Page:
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ADVANCE Perspective: Nurses

Boston-Area Nurses: Valor Amid Horror

Published May 29, 2013 3:06 PM by Rich Krisher

ADVANCE recently got an inside look at how nurses and other healthcare professionals at Spaulding Rehabilitation Hospital in Boston are helping individuals critically injured in April's Boston Marathon bombings recover and move on with their lives. The physical and emotional care they're extending to the bombing victims is exemplary.

They've had the opportunity to receive positive feedback from their patients, in this case JP Norden of Stoneham, Mass., whose right leg was amputated below the knee: "I honestly cannot say enough about this place and the people who have cared for me," Norden told ADVANCE. "My morale has increased 500% since I've been here."

I couldn't help to think of the flipside of this situation. As detailed in a May 19 article in the Boston Globe, a select group of trauma nurses at Beth Israel Deaconess Medical Center in Boston was called upon to provide care for Dzhokhar Tsarnaev, one of the alleged perpetrators of the marathon bombing who was himself critically injured after a series of encounters with law enforcement officials before his eventual capture.

The newspaper interviewed seven of the nurses involved in his care. They did not wish to be identified, with an eye on negative treatment of the funeral director involved in burial of the other Tsarnaev accused of the bombing crime. They said they were proud of the care they provided, with the goal of ensuring their patient would face justice. However, their emotions were a mass of conflicts.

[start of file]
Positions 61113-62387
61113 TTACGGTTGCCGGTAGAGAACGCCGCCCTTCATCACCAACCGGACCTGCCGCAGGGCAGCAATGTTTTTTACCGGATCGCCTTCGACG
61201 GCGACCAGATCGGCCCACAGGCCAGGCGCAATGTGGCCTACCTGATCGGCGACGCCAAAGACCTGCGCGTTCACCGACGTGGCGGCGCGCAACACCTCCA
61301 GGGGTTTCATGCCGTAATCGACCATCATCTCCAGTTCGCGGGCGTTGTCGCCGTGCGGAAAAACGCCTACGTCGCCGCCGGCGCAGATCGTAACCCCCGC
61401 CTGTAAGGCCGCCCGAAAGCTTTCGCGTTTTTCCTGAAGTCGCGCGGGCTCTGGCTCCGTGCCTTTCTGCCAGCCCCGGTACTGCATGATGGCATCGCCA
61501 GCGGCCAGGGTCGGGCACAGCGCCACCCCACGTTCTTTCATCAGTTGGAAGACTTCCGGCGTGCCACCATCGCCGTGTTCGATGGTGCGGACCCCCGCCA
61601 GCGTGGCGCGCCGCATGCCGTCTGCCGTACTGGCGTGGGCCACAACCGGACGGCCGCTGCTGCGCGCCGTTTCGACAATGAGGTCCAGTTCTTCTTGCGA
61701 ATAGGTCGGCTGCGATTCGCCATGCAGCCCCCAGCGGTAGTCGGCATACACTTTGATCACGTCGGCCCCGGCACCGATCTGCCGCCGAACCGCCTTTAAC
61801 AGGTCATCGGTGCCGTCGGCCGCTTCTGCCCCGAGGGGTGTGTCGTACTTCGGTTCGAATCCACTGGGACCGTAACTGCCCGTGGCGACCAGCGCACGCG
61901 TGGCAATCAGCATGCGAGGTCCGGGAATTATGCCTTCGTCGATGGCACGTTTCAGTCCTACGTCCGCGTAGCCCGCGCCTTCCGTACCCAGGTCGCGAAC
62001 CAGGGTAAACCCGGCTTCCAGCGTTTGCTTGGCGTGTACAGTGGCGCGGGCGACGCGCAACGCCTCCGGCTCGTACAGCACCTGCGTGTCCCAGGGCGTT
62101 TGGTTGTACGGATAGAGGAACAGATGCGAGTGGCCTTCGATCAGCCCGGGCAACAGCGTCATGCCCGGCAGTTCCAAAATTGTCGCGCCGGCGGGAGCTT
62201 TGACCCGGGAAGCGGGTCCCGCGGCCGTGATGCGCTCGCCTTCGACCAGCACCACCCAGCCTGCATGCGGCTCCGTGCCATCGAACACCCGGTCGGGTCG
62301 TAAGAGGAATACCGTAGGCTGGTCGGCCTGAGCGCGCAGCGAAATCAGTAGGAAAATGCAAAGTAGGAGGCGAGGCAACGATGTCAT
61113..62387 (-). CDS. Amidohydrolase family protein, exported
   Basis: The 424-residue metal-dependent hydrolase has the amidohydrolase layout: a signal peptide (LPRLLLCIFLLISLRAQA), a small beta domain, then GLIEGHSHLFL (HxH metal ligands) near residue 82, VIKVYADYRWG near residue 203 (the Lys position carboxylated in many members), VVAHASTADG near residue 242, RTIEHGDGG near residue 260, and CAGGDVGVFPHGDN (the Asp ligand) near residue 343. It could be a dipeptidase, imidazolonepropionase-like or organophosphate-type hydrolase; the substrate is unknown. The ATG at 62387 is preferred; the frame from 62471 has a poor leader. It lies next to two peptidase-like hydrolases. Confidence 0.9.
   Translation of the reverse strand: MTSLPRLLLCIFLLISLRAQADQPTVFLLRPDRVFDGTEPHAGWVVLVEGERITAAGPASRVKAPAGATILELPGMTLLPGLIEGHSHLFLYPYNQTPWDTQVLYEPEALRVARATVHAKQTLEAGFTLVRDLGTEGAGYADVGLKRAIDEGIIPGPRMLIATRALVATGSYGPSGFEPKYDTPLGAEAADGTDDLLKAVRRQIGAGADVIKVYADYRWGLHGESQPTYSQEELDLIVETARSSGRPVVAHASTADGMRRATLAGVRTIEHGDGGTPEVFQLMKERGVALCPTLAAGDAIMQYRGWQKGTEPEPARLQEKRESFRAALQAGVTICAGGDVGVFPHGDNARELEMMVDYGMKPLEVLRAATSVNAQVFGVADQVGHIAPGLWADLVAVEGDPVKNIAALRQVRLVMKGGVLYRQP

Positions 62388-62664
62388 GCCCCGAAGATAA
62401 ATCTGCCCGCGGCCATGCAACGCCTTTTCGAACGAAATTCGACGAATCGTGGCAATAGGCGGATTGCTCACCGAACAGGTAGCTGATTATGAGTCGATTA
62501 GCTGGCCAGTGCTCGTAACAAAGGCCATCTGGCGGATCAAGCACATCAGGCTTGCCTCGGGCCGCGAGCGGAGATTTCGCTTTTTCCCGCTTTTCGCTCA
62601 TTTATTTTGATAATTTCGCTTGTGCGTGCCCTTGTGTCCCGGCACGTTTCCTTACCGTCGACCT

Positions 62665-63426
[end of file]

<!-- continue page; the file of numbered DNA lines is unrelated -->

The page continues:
"When you're in the room, it's just a patient," one of the nurses told the newspaper. "You're here to ... make sure they're feeling better. When you step away, you take it in. I am compassionate, that's what we do. But should I be? The rest of the world hates him right now. The emotions are like one big salad, all tossed around.''

Have you found yourself in a similar circumstance? How did you respond? If not, what do you think your reaction would be?


Time for Healing

Get an inside look at how nurses are helping patients injured in Boston Marathon bombings recover and restore at Spaulding Rehabilitation Hospital in Boston. Read more here >>

posted by Rich Krisher


I have been in many situations such as that described.

A "salad of emotions" is definitely appropriate to describe the volatile feelings that can be sequestered while busily caring for the patients that need interventions. A gentle touch, soothing words, adequate pain control, all of those and more become second nature to the critical care nurse. It's the amount of support and debriefing that is available at the end of your shift that makes a difference.

How else could we care for those who took an axe to their wives, and then got stabbed in the fray? Or the man on his 3rd DUI, dying of multiple vehicular injuries, who killed an entire family on his last nite out? It takes a special kind of compassion to do the work nurses do, particularly to endure the "salad" of emotions & realize deep down inside, we still wouldn't do anything else!

Diane June 5, 2013 5:05 PM

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